Rebecca Buntrock joined Silman in 2010 and was promoted to Associate in 2018 and Senior Associate in 2021. As a studio leader, she has managed a variety of projects for all types of building construction and has a special expertise in historic preservation and existing buildings. She was the sixth Robert Silman Fellow for Preservation Engineering at the National Trust for Historic Preservation. Buntrock is active in industry organizations and currently serves as the President of the Association for Preservation Technology, Northeast Chapter (APTNE).
Jonathan Dessi-Olive is a researcher, designer, and educator. His work takes a critical approach to technology while integrating the history and theory of architecture, contemporary construction, and computational design. Presently he is an Assistant Professor of Architecture in Building Technology and Building Design Integration at the University of North Carolina Charlotte, where he teaches architecture studios, seminars, and structural design. Previously he taught at Kansas State University.
Nico Kienzl is a founding director of Atelier Ten’s New York City office with over 20 years of experience in sustainability consulting with expertise on the application of advanced building analysis for façade optimization, daylight and shading analysis, and optimization of building systems. Kienzel has played a significant role in a wide variety of residential, commercial, institutional, cultural, and masterplan projects throughout the US and internationally, influencing the building industry to move towards a more sustainable future. As Director, he has consulted on over 150 high-performance building projects worldwide.
Hannah Kim is a creative technologist and industrial designer with an MFA in Textiles from Parsons School of Design and a BFA in Industrial Design from Rochester Institute of Technology. She is the Fabrication Manager and R&D Specialist at Loomia Technologies Inc. and an Adjunct Professor at Parsons School of Design for MFA Textiles. Her work focuses on seamlessly integrating technology such as lighting, sensors, and sound systems with traditional textile techniques. She often experiments with culture, color, memory, and humor to achieve playful and interactive textiles that often critique the harsh realities of life.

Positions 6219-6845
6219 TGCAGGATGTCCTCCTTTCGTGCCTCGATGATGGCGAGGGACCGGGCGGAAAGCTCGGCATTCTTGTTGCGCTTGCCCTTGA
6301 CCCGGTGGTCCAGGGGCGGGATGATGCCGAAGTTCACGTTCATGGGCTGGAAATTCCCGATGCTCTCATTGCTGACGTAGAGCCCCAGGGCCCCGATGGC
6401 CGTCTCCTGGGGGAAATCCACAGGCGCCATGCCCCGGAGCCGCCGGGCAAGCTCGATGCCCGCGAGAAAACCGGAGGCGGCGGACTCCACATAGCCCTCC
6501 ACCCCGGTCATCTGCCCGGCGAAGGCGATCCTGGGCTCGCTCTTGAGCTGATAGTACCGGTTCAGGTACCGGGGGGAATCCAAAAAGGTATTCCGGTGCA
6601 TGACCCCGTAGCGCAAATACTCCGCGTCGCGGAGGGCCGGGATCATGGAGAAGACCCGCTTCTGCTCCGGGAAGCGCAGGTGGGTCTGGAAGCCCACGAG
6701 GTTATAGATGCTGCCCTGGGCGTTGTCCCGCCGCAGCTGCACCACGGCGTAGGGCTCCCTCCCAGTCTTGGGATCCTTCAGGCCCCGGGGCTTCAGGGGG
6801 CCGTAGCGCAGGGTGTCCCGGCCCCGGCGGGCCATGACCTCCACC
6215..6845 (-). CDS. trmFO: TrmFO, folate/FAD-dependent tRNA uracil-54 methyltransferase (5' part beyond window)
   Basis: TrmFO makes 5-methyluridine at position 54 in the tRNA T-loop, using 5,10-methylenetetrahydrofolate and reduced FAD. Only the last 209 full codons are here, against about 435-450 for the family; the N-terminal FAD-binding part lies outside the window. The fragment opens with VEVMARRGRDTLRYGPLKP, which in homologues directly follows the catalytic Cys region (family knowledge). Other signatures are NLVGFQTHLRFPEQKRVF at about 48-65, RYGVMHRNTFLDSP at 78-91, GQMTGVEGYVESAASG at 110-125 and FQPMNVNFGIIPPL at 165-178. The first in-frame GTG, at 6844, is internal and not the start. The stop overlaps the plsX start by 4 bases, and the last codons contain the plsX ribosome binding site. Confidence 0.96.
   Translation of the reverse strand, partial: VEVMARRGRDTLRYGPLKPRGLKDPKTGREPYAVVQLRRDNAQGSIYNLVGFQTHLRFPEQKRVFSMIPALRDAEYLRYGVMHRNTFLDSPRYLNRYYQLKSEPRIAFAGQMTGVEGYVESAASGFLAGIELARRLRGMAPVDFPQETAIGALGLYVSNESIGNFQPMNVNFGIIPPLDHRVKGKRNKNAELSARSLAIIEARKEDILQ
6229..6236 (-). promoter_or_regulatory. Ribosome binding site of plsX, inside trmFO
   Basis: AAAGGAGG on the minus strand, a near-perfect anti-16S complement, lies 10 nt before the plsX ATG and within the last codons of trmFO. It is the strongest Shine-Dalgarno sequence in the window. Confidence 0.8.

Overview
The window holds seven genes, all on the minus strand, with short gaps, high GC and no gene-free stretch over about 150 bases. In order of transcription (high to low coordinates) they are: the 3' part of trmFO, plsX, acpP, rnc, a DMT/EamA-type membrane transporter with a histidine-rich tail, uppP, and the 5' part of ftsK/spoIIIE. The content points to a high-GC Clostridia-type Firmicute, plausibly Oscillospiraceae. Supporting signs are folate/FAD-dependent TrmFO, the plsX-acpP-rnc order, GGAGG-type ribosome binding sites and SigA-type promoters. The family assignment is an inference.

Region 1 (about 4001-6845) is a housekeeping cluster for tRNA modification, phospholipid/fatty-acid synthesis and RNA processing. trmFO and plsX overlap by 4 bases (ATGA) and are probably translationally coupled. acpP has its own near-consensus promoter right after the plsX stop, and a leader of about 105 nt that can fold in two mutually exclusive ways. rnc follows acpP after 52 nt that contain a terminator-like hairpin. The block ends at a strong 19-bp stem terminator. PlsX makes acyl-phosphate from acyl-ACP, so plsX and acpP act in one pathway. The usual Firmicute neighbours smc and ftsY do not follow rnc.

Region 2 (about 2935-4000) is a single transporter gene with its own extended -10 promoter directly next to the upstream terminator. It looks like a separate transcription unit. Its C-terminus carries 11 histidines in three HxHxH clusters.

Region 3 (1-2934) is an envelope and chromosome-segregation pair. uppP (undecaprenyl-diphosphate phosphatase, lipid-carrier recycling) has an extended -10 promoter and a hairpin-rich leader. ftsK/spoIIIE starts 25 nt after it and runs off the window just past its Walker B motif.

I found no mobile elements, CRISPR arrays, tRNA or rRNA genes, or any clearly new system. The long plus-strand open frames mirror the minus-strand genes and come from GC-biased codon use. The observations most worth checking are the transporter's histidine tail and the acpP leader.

Omid Oliyan joined Silman in 2020. Oliyan’s research explores new possibilities at the intersection of design and technology towards the development of more integrative design‐build processes. Trained as both an engineer and designer, he uses applied research, analytical methods, and digital technologies to solve design and engineering problems. His research has been published in both architectural and engineering publications and at conferences. As an educator, Oliyan has taught courses and seminars in design and technology at the University of Michigan and Lawrence Technological University.
Nat Oppenheimer joined the firm in 1988 and has extensive experience in the areas of new construction, renovation, sustainable engineering, and historic preservation as Principal in Charge of much of the firm’s institutional, private residential, and educational work. Since 2013, he has been an active participant of the Industry Advisory Group for the US Department of Statue Bureau of Overseas Building Operations. He is also a member of the Grace Farms Foundation Architecture + Construction Working Group, an interdisciplinary group of A/E leaders who are advocating to end the use of modern slavery in the supply chain and labor for the built environment.
This event is offered virtually; you will receive an email with a Zoom link to access the program.